A fun-loving football fan is in a league of his own after writing a book featuring his crazy correspondence with clubs.
In one loopy letter, Fraser Syme writing as his alter-ego Struan J Marjoribanks, asked Scottish club Morton FC if players could wear black armbands in memory of a hedgehog he ran over on his way to a match.
The club politely declined the request but sent details of a “specialised hedgehog unit at a local wildlife rescue centre”.
In another, he offered Celtic youth players work experience in his soup factory – “to show them where they would end up if they don’t work sufficiently hard at their game”.
The club replied: “Your idea of accepting our youth players on work experience in your soup factory has some worth but we are unfortunately not in a position to move forward with this at the present time.”
And he had archivists at Hearts scratching their heads when he asked them to investigate the distant memories of an elderly aunt who claimed a goalie from the 1930s once took to the field eating a bag of chips.
The club’s historian wrote back: “It is a very interesting story but I cannot confirm that it actually happened.
“I took the opportunity to ask my Archives Group members and one or two supporters who are into everything ‘Hearts’, again no one had heard the story.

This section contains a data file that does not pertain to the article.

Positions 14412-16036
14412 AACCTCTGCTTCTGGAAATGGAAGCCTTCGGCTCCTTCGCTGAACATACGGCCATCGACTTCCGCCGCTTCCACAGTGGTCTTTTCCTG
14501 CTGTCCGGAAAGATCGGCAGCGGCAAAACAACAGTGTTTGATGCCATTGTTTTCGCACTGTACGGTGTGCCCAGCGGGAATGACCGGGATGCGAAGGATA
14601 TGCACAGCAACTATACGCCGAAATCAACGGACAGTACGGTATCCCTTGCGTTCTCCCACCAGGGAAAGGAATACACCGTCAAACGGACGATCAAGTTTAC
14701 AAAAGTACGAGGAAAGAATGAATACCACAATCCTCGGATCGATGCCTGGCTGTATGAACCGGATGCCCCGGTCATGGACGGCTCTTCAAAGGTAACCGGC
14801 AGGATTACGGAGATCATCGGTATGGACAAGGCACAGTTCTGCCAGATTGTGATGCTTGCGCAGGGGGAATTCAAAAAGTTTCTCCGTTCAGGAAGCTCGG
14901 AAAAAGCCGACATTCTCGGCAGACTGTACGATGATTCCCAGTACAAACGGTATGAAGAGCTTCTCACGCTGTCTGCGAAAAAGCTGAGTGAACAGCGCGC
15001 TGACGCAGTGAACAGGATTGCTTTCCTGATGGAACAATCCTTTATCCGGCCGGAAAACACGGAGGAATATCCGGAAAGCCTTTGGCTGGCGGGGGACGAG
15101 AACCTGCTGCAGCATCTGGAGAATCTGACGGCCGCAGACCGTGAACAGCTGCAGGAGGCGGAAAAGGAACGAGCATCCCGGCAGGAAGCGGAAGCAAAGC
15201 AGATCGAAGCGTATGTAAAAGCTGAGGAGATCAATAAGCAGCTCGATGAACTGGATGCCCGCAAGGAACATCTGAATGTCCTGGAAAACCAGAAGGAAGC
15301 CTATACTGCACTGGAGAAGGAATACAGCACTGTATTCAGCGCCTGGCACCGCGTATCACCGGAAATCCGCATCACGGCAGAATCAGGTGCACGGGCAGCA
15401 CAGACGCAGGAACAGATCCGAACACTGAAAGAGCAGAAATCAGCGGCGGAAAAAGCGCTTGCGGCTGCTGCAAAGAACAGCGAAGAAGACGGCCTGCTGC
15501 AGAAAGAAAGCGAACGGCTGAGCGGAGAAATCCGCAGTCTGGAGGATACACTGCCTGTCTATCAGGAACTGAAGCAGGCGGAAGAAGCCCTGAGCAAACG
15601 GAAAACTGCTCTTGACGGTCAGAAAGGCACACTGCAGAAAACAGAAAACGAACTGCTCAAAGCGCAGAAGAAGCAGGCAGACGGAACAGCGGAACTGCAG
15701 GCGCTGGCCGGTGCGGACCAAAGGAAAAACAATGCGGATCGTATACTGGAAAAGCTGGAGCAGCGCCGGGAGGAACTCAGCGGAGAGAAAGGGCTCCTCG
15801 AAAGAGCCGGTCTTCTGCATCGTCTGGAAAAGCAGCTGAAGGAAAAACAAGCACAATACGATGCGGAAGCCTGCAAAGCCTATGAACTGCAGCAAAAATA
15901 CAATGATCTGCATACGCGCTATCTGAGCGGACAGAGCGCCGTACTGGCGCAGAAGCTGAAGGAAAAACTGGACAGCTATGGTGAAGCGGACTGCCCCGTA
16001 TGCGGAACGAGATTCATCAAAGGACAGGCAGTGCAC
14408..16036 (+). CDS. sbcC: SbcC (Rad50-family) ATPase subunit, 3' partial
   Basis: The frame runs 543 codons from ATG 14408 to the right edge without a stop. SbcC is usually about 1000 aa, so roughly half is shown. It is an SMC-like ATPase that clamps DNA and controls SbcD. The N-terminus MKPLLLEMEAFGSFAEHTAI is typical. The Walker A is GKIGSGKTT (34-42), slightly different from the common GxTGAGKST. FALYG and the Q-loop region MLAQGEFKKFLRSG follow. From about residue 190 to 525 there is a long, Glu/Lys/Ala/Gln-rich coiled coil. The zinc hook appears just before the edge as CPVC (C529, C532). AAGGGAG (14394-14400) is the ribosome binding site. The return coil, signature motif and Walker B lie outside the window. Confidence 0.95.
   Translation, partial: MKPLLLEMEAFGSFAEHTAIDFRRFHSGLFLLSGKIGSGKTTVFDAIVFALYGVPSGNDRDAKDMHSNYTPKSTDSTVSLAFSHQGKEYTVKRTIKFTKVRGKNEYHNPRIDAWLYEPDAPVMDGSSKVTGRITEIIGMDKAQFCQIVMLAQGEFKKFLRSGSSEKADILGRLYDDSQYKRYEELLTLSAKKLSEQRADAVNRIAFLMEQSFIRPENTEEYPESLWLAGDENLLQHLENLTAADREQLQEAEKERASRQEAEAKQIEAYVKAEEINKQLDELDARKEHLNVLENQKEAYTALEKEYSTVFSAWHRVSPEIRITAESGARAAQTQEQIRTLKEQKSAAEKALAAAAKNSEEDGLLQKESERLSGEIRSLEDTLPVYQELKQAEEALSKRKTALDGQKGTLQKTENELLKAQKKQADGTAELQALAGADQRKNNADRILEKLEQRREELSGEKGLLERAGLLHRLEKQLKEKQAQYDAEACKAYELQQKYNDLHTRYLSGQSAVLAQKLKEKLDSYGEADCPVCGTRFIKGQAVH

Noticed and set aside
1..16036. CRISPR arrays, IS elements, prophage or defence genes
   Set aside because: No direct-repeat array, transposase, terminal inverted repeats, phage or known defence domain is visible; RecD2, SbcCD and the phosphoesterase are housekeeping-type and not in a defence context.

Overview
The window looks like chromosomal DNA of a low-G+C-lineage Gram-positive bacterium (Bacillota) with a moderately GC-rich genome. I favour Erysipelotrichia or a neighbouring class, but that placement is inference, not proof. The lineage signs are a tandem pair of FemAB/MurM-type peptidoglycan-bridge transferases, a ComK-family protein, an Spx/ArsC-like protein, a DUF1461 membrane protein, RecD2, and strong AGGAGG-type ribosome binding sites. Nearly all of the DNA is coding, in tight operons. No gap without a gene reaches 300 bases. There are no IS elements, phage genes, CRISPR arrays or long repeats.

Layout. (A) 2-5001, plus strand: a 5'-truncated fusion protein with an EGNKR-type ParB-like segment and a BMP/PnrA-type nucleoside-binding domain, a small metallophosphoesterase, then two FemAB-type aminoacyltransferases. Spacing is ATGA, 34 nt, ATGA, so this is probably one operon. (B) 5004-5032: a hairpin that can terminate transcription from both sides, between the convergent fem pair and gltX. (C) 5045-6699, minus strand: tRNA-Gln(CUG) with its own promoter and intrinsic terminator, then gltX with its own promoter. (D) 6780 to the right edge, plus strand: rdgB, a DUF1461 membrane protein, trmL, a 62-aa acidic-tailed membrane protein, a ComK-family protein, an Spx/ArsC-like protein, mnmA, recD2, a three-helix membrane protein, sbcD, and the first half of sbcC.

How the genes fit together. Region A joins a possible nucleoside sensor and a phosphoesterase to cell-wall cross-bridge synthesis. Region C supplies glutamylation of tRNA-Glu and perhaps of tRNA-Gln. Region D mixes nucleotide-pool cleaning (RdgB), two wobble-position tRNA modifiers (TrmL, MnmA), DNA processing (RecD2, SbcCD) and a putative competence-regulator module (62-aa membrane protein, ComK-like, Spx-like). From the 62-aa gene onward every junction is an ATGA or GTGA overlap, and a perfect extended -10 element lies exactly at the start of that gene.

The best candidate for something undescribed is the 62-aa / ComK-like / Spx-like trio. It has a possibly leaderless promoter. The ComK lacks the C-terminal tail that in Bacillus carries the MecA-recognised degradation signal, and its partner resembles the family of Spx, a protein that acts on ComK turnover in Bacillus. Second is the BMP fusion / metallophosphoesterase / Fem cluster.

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“All we could come up with was that our goal-keeper at that time – Willie Waugh – was considered a bit of a rebel.”
Timewasting civil servant Fraser, 36, who lives near Paisley, Scotland, said: “I think humour is a massive part of British football.
“This started out as a bit of an email joke between me and a friend when I was really bored in a job at an investment bank in Glasgow a few years ago.
“I started sending out the letters – or rather Struan J Marjoribanks did – sometime in 2008 and I’ve been doing it on and off ever since.”
In one letter to Chelsea, Marjoribanks said his team of chefs had produced a smoked eel and fennel broth which he proposed should become the club’s “official soup”.
He received a reply which said his letter had been “passed on to our head of catering, who will be in contact with you should this be of interest”.
Fraser said: “The replies vary a lot. Some clubs obviously just felt obliged to reply and sent back a stock response but others really went along with it.
“The correspondence from Hearts is brilliant – the archivist came back with all this info about Willie Waugh, a goalie from the 1930s, on the basis of one bogus claim from my made-up auntie claiming to have seen a goalie running on to the field with a bag of chips.”
But Fraser’s cover was almost blown when he wrote to Dundee FC, asking if his auntie’s budgie’s ashes could be scattered over Dens Park.
He said: “The club came back and said they were quite happy to comply and even offered to send a representative round to pick up the ashes. I had to say Auntie Jess had changed her mind.”
‘My Book of Absurd Letters to British Football Clubs by Struan J Marjoribanks’ will be published by Cargo next year.
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